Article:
Despite its key role in promoting sound corporate governance and restoring public trust, the mutual fund industry is not taking the necessary steps to right the ship.
A recent PricewaterhouseCoopers survey revealed that the industry has not yet taken on the leadership role it could even though it understands the need to move in that direction. In fact, 60% of the 43 senior executives polled said that trust in financial institutions has been eroded so much that major structural reform is required, both at a regulatory and individual level. More than 80% of the respondents said that failure to upgrade their own standards of governance could have an adverse effect on capital and make their stock more volatile and less appealing to investors.
The fund industry, in particular, has recognized the need for stronger governance procedures as a means of boosting investor confidence, but up until this point, it has been mostly idle chatter. "We all talk about these issues, but no one is willing to take the first step," said Chip Voneiff, director of PricewaterhouseCoopers' U.S. investment management industry group, speaking at the National Investment Company Service Association's general membership meeting last Monday. Voneiff urged industry leaders to step forward to become part of the solution rather than simply pointing out the problems in the system.
"We need to address the concerns that are out there, rebuild trust and prove to regulators and the investing public that we are capable of self-governance. If we don't, then we risk continued market uncertainty, further loss of investors and more regulation," he said.
Voneiff noted that there is a major flaw in disclosure practices in that most firms only report information that is required by law. Few are reporting any predictive analysis of business conditions or non-financial information that may be vital to operations. The reason for this, the survey indicated, is that many executives are feeling pressure to produce higher quarterly earnings and cannot direct their attention toward improving governance.
More than half of the participants said that the pressure comes from federal regulators and investors as opposed to management. Voneiff identified this as a problem for the industry saying, "genuinely effective change has to be embraced internally, not driven externally." He suggested that public trust can only be achieved through action based on three essential principles: accountability, transparency and integrity. In other words, each individual tasked with preparing the information must be willing to stand up and attest to its validity.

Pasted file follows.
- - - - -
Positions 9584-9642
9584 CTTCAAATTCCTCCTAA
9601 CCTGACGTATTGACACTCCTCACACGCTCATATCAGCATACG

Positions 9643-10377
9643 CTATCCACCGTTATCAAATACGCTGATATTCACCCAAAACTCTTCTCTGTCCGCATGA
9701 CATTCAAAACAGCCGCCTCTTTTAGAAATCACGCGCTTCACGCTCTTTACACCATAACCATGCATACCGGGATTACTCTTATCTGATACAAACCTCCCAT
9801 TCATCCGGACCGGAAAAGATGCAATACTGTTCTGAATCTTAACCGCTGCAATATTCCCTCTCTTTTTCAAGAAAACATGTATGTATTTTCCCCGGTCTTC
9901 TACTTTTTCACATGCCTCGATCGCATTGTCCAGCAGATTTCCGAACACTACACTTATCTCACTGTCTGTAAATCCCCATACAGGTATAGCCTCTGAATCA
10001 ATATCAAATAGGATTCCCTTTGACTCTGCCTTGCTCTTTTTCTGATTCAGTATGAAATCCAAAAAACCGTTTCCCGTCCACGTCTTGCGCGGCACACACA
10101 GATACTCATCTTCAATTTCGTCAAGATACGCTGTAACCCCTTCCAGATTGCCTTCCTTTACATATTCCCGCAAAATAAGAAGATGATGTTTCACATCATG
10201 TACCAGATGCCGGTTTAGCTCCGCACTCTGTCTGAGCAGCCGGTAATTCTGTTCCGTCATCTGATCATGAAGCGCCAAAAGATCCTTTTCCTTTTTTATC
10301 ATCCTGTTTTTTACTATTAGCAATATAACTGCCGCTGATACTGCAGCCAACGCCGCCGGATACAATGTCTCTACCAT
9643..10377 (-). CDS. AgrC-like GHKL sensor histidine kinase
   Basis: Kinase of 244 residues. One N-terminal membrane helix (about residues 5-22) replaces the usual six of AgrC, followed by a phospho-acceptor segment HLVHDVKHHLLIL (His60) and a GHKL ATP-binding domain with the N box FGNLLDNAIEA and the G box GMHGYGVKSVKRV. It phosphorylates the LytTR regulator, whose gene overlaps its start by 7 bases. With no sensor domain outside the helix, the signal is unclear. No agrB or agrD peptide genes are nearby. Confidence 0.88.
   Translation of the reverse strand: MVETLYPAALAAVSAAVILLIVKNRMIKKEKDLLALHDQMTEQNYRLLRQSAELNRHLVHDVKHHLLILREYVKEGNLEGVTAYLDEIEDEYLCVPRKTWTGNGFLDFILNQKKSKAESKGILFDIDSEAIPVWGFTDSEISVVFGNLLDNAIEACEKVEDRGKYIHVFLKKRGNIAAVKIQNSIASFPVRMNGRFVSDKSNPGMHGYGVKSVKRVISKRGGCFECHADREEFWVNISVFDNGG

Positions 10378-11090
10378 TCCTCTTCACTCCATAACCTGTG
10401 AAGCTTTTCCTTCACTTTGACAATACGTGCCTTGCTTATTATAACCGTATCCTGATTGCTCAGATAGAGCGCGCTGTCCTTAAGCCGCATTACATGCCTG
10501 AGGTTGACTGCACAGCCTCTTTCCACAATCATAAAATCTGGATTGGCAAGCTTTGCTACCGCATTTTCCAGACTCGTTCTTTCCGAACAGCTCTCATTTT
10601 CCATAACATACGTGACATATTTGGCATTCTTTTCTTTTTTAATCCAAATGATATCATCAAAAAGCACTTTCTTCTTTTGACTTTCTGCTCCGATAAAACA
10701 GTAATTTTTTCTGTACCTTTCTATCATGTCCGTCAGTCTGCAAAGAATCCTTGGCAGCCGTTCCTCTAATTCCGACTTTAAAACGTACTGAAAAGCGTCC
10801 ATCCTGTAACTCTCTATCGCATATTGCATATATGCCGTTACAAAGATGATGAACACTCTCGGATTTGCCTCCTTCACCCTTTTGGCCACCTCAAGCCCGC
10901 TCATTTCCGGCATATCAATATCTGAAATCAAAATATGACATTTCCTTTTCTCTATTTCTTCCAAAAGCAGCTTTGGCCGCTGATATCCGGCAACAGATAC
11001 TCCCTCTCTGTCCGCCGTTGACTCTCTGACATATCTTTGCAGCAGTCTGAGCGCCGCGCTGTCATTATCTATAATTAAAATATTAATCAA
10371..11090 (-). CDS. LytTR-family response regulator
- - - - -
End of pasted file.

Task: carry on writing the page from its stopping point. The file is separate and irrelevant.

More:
Transparency has been a point of contention because many industry members believe mutual funds already provide investors with enough transparency. Congress is expecting to hear from the Securities and Exchange Commission later this month on the matter. The third principle, integrity, is something that no regulatory requirements can bring about; it must come from within, Voneiff said. Essentially, it means doing the right thing instead of the profitable thing.
After laying the philosophical groundwork for rebuilding a relationship with investors, Voneiff outlined a series of concrete action steps for mutual fund companies. He recommended working with regulators to establish a global accounting standard - an international version of U.S. generally accepted accounting principles.
Another critical step is retooling disclosure, particularly as it relates to non-financial information. Those companies that choose not to disclose information that may be useful for equity analysts and investors will find themselves at a competitive disadvantage down the line. Voneiff called for an expansion of Regulation FD, one that will create a set of industry-specific metrics to be used consistently among fund companies.
Technology is also a vital cog in restoring investor confidence. Voneiff stressed the importance of developing a Web-based reporting tool that will make disclosure and information-sharing more efficient and enhance analytical capabilities. Extensible Business Reporting Language (XBRL), for one, is a digital reporting tool that is being marketed to public companies to automate their financial statements.
In terms of governance, investment managers should establish a set of guidelines not only for their own firm but also seek to strengthen standards at the companies they invest in. Voneiff commended Putnam Investments for taking the initiative in publishing its proxy voting guidelines on its Web site.
Lastly, Voneiff urged fund executives to implement a better system of checks and balances within their firms, particularly the role of independent directors.
The bottom line is that the industry needs to change its line of thinking if it is to be successful in restoring public trust. Good relationships are fostered over time. There is no quick fix. Clearly, there is at least one industry figure with his finger on the pulse.
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